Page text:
We took the Highway 12 Scenic Byway from Bryce Canyon National Park to Moab, which was our home base when visiting Arches National Park and Canyonlands National Park as part of our hiking trip through Utah.
Facing a greater than 4 hour drive from Bryce to Moab, we were enticed to follow Google Maps’ advice and skip the Highway 12 detour, which would have shaved off about 30 minutes from our travel time. I am glad we stuck to our plan, though, because the Highway 12 Scenic Byway through Torrey, UT was one of the most memorable parts of our trip. It reminded us that you don’t always need to go to a national park and hike up a mountain to see nature’s beauty.
After the sandstone cliffs of Zion and the orange hoodoos of Bryce Canyon, we were excited for the famous arches and balanced rocks of Arches National Park. But first it was the washed out, panoramic views along Route 24 that took my breath away.
Our time on the Route 12 Scenic Byway was a relatively short stretch of road (the full byway is about 3 hours, we only traveled the tail end it), but there was an incredible variety of landscapes between Bryce and Arches.
There were several stops for views along the way that we skipped because both of our boys fell asleep almost immediately and we dared not risk waking them. Some of the most amazing sights came early in the drive along a steep section of road full of hairpin turns.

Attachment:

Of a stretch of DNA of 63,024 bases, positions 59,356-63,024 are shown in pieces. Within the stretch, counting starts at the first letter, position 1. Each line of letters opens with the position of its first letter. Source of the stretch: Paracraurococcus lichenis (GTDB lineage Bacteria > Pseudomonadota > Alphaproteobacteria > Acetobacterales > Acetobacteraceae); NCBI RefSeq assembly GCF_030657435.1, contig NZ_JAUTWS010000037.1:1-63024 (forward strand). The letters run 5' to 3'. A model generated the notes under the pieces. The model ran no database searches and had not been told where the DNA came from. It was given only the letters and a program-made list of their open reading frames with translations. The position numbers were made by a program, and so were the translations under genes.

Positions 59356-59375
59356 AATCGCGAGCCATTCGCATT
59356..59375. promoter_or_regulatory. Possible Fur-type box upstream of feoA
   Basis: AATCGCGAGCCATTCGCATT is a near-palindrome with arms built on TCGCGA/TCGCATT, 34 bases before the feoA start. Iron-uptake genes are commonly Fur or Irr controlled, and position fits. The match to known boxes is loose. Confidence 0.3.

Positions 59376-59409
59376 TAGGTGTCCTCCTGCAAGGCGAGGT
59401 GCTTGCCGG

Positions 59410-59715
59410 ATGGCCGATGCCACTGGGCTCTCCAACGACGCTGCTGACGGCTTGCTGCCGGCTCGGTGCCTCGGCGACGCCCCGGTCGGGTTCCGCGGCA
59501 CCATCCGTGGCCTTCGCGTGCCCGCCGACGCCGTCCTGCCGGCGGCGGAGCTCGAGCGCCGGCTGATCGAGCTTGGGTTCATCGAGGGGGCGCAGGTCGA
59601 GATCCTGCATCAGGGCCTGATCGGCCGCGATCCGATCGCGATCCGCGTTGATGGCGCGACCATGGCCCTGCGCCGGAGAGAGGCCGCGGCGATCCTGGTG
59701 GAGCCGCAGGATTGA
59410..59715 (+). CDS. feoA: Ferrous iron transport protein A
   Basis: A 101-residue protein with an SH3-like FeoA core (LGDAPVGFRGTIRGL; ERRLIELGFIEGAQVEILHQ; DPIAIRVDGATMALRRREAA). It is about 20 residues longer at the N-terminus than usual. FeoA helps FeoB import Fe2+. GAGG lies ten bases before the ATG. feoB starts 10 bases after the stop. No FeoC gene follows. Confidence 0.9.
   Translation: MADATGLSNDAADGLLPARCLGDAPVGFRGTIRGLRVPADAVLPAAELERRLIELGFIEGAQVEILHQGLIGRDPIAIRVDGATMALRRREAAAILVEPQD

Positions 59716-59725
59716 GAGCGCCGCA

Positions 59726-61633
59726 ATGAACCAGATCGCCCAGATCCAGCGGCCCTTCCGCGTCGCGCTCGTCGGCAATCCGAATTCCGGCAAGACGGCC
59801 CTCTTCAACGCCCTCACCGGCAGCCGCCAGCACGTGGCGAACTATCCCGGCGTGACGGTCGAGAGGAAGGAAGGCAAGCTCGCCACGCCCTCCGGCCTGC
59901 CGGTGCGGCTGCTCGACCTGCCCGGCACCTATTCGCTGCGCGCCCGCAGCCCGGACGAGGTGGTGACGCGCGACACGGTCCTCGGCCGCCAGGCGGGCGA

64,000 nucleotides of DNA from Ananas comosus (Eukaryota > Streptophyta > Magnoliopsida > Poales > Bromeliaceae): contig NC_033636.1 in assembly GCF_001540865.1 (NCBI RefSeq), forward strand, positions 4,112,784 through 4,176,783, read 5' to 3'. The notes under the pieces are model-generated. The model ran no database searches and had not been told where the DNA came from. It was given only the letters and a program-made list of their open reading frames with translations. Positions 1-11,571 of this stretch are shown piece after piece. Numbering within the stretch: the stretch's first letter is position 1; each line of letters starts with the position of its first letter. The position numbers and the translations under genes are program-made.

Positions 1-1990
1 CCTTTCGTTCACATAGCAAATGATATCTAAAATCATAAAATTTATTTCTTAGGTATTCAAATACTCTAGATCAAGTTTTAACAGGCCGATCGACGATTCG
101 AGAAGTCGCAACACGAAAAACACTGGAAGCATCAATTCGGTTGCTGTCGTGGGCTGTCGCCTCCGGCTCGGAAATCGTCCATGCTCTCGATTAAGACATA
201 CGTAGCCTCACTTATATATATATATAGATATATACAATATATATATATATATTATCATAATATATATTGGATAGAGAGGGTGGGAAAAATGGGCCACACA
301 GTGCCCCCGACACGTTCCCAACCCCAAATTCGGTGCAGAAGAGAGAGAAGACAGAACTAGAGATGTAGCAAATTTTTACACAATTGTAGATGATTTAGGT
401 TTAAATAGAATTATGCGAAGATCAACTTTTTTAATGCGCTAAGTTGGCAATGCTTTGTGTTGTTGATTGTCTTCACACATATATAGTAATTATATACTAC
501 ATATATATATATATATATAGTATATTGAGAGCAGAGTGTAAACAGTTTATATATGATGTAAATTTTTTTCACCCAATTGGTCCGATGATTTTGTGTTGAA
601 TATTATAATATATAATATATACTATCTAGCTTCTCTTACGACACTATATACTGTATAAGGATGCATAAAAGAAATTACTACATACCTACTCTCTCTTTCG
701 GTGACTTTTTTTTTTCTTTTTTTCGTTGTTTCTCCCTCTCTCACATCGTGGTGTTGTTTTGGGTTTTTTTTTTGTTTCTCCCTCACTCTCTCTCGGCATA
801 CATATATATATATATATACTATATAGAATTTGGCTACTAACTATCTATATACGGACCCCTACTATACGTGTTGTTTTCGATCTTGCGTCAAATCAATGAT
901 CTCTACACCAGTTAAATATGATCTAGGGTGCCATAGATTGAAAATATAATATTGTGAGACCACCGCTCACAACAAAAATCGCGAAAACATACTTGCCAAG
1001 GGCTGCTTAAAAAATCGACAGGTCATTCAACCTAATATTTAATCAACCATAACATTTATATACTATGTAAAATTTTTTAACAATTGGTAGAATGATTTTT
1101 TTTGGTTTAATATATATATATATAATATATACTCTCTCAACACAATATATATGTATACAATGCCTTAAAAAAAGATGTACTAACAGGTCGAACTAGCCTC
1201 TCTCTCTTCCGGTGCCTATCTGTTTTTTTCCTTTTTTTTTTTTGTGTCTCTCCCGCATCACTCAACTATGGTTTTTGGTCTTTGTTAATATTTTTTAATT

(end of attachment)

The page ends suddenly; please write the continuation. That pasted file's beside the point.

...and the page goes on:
Moab served as our home for four days while we explored Arches and the Island in the Sky district of Canyonlands (Canyonlands is huge park!) We stayed at an Airbnb (this one!) just outside the main drag of Moab and really enjoyed our time there. Moab’s downtown was full of coffee shops, ice cream parlors and little souvenir shops, which was a great change-of-pace after hiking.
Moab also has a park and playground called the Rotary Park that was unique and is worth a visit even without kids.
The Rotary Park has a large grassy field, picnic tables and a big play structure for the kids. But its most prominent feature is the bevy of unique, outdoor instruments for the kids to play. From xylophones to oversized chimes to Dr. Seussian spinning-and-clanging whatchamacallits, the music park was a lot of fun for everybody and a great surprise for us when we were just looking for an outdoor park to take the kids.
The musical instruments were more than just toys, as a local showed us by playing a unique song on one of them. The instruments are part of an installation from Freenotes, which specializes in creating weatherproof outdoor instruments. Later, we came across some of their smaller instruments for sale at a nearby shop in Moab.
The next day we would return to hiking at Arches National Park.